With architecture, you can time travel everyday.
An 18th century colonial church.
A late-20th century, modernist skyscraper.
A 5th century temple in the desert.
A 19th century train shed.
A 16th century palace for the emperor.
The city is a dynamic history book, which is constantly unfolding, constantly looking backwards, and constantly making new histories.
We are constantly moving through the third dimension of another time (the fourth), occupying and transforming spaces, leaving traces of our lives behind.
Every building in the world has a history. There was a builder, a developer, or a person who dreamed of building and made it happen. There were people who occupied the building before you, and then there will be people that will use it long after you die. Countless decisions, agendas, values, lives, and dreams make up a building, and by extension compose a city. When we occupy buildings, we are constantly moving through our ancestors' hopes and dreams of the future. Every handrail, every stair, every building cornice - someone manifested their values into concrete form.
Architecture is about constantly looking forward to predict the future, and also about looking into the past to understand where we are going. You can say that architecture is a form of "near-time archaeology", in which studying buildings allow us to study what came before us, in the past decade, past century, or even past millennium. What makes a city authentic is its history, and how it captures the highest culture of a place, at different time periods and generations.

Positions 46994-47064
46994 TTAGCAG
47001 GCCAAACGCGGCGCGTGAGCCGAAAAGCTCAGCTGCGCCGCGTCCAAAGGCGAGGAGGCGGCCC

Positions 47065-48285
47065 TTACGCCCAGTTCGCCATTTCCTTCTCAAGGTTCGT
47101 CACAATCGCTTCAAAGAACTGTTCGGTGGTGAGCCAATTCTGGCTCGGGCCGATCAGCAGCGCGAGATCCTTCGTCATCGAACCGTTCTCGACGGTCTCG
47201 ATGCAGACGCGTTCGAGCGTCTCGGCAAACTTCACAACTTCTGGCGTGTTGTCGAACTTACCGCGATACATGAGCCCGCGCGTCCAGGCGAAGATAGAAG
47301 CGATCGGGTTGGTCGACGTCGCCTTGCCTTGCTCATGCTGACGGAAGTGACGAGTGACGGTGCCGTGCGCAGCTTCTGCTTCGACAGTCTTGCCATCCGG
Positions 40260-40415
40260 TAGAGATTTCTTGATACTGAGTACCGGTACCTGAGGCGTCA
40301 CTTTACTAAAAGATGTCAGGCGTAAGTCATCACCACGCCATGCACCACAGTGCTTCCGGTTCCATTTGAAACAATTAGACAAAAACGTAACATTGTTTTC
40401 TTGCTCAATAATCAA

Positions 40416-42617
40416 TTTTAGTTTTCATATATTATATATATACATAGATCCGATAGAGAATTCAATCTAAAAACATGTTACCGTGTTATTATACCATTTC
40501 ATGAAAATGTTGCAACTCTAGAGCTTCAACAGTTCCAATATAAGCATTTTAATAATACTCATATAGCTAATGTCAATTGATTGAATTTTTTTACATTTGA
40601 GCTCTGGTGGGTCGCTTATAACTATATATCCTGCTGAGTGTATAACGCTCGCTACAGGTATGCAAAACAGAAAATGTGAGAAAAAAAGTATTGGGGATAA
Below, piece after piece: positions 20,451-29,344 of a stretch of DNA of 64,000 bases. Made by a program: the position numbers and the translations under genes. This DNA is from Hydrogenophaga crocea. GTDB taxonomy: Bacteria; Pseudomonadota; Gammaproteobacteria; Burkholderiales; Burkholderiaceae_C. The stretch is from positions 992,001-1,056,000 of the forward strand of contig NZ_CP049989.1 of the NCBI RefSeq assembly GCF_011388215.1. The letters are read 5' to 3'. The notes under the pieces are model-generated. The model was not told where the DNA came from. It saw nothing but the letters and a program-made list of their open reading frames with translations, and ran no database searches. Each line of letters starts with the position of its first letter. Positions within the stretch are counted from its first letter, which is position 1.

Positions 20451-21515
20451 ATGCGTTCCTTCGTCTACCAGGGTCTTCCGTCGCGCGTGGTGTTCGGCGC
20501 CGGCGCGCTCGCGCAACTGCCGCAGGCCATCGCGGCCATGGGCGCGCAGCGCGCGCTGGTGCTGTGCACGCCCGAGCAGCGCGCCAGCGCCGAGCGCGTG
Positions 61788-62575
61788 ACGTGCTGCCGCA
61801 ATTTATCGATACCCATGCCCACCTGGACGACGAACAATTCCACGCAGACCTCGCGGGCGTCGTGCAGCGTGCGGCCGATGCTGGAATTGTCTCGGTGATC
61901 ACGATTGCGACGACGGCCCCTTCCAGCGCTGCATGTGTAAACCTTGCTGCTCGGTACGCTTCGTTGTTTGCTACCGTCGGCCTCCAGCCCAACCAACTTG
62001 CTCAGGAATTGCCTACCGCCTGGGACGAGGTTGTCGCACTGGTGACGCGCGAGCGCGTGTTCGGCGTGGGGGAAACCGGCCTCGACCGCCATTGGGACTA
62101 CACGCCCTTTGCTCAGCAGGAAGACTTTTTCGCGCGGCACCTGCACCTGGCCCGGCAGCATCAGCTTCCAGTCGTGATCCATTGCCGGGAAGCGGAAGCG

Golden and Silver Age skyscrapers in Chicago.
Brutalist concrete buildings in Boston.
Art Deco buildings in New York.
Metabolism in 1970s Japan.
Baroque Rome, with the small churches of Bernini and Borromini.
Mid-Century modernism (and its descendants) in Los Angeles.
Turn-of-the-century Vienna Ringstrasse.
The Belle Epoque of Paris.
Tang Dynasty China.
What will we value in 10 years? 100 years?
Will we still value technology? People? Corporate power?
What is the tallest building in your city? What does it say about your city's wealth?
What about cities that don't have a past, like colonial Hong Kong? Did the past even exist?
How are we as architects shaping the future? What is timeless and what is only a passing fad?
What does your culture value, and what will you be remembered for?
Thinking about Generational Architecture, not simply "of the moment" -- that is the question for our uncertain times.
Isn't sustainable architecture also about time, and not only the planet and the Now?